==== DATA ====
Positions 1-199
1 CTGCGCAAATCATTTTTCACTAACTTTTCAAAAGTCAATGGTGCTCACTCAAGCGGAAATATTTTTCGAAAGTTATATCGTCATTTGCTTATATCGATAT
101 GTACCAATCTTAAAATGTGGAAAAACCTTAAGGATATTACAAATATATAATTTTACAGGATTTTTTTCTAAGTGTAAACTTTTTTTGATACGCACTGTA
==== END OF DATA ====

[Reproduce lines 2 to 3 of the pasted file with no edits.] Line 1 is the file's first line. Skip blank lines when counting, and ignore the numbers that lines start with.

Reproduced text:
1 CTGCGCAAATCATTTTTCACTAACTTTTCAAAAGTCAATGGTGCTCACTCAAGCGGAAATATTTTTCGAAAGTTATATCGTCATTTGCTTATATCGATAT
101 GTACCAATCTTAAAATGTGGAAAAACCTTAAGGATATTACAAATATATAATTTTACAGGATTTTTTTCTAAGTGTAAACTTTTTTTGATACGCACTGTA